R6 Classes In R

Kevin Feasel

2017-07-28

R

David Smith explains what R6 classes are in R:

The big advantage of R6 is that it makes it much easier to implement some common data structures in a user-friendly manner. For example, to implement a stack “pop” operation in S3 or S4 you have to do something like this:

x <- topval(mystack)
mystack <- remove_top(mystack)

In R6, the implementation is much simpler to use:

x <- mystack$pop()

David links to some good resources on the topic, so check those out as well.

Finding Running Agent Jobs

Adrian Buckman has a script to find all running SQL Agent jobs:

For our Procedure we wanted to show currently running jobs regardless of run time or run time vs historical run time, we also wanted to be able to see if the job was started by the Agent itself or a User, and to see which step the job is currently running on including that steps Elapsed time and last but not least the Total job elapsed time.

Now I will be the first to admit , this is not the prettiest code I have ever produced but getting some of this information out is quite tricky 🙂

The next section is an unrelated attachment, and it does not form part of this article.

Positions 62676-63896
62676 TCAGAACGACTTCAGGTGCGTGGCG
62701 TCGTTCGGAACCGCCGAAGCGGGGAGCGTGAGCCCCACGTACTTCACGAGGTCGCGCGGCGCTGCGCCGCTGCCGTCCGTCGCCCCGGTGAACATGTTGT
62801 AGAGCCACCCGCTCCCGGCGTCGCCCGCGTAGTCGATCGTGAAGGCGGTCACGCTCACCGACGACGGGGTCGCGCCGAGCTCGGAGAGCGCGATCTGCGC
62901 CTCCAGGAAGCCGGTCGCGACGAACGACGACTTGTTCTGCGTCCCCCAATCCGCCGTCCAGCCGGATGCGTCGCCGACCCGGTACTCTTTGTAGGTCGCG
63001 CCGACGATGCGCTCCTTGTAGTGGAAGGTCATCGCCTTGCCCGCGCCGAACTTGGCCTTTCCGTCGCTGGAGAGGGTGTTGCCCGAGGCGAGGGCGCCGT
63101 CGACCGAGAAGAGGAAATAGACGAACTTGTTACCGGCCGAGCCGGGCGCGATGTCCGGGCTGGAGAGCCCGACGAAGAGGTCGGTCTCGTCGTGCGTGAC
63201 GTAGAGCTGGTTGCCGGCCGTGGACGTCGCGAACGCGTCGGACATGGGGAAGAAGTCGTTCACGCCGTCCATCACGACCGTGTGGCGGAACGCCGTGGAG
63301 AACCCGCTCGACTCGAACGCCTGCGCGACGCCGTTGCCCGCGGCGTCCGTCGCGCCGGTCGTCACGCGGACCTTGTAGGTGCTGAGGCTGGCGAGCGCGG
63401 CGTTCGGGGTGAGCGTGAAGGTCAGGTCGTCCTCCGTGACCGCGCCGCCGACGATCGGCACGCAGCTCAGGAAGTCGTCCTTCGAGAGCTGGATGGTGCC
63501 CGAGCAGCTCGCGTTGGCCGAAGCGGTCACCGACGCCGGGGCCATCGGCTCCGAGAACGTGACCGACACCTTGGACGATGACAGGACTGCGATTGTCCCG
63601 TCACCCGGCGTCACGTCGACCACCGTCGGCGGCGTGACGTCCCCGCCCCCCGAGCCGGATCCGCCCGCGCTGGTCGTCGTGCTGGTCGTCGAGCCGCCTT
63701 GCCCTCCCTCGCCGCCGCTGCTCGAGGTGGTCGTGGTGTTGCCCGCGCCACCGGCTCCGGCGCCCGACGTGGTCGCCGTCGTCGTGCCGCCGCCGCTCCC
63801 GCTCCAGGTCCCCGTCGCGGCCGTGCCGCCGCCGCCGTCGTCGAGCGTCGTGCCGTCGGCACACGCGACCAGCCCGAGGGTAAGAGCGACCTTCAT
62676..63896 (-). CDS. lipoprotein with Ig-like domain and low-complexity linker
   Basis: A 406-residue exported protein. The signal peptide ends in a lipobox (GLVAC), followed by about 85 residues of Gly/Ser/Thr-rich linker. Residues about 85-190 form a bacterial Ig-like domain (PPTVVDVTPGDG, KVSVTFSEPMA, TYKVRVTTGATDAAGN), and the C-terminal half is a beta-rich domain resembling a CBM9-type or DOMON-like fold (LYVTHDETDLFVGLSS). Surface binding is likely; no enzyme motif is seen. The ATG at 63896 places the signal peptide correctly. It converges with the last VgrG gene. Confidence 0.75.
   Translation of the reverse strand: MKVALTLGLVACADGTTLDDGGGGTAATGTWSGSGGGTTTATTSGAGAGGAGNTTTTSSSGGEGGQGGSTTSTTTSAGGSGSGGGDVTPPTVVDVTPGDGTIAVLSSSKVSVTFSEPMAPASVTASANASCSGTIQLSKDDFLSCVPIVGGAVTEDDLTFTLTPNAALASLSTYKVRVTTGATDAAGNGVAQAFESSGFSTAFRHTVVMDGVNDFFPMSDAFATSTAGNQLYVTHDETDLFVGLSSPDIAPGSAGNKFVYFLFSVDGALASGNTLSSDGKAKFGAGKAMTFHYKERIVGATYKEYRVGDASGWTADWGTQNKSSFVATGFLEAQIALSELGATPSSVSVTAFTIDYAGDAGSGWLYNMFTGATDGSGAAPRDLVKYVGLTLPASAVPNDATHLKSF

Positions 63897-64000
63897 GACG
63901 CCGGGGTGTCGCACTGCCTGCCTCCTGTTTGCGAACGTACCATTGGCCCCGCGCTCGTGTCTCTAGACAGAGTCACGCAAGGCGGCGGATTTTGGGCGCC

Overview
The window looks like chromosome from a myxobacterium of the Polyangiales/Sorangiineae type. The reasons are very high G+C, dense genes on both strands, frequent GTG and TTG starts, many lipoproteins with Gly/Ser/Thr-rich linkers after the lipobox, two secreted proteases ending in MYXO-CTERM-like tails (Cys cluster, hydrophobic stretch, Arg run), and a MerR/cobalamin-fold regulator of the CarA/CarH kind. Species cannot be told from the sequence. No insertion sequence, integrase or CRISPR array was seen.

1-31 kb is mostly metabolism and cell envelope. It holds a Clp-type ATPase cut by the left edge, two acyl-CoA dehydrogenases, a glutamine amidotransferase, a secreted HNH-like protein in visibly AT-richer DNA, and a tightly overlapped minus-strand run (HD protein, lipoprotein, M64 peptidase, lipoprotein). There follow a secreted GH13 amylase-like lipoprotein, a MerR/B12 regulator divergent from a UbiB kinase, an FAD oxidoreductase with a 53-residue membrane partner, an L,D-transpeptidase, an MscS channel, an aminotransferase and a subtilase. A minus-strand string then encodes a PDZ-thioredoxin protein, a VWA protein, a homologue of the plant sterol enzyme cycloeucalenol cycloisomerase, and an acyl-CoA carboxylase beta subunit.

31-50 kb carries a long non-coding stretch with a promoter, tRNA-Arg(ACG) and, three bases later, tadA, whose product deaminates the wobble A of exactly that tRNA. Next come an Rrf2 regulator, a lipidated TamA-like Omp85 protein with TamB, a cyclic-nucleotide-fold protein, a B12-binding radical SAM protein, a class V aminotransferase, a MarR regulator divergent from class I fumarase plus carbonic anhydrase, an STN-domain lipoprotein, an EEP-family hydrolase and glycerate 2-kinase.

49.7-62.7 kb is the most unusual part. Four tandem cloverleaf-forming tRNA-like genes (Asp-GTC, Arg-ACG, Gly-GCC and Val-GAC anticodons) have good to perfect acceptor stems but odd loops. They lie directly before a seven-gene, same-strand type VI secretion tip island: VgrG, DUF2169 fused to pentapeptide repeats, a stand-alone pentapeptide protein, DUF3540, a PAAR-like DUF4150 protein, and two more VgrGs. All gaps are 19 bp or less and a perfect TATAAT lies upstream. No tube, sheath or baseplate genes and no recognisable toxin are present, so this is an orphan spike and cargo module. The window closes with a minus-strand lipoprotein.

This Procedure is a great alternative to the SQL Agent Activity Monitor, it doesn’t have all the information that the Monitor has but it probably has everything that you need to see at a glance – and whats more being that it is a Stored Procedure you could run this across multiple servers via registered servers for example and get results within seconds.

Click through for the script.

Row Headers In U-SQL

Kevin Feasel

2017-07-28

U-SQL

Melissa Coates shows how to handle row headers in CSV files when writing U-SQL queries:

This is a quick tip about syntax for handling row headers in U-SQL, the data processing language of Azure Data Lake Analytics. There are two components: handling row headers on the source data which is being queried, and row headers on the dataset being generated by ADLA.

Click through for the one-liners as well as sample queries.

Powershell To Copy Reporting Services Subscriptions

Claudio Silva has a new contribution to the Reporting Services Powershell module:

If we take a look to the “New Subscription” form, we will discover about a dozen of fields that need to be configured. Doing this by hand can make you want to pull your hairs, also the probability of error is huge, even with copy & paste.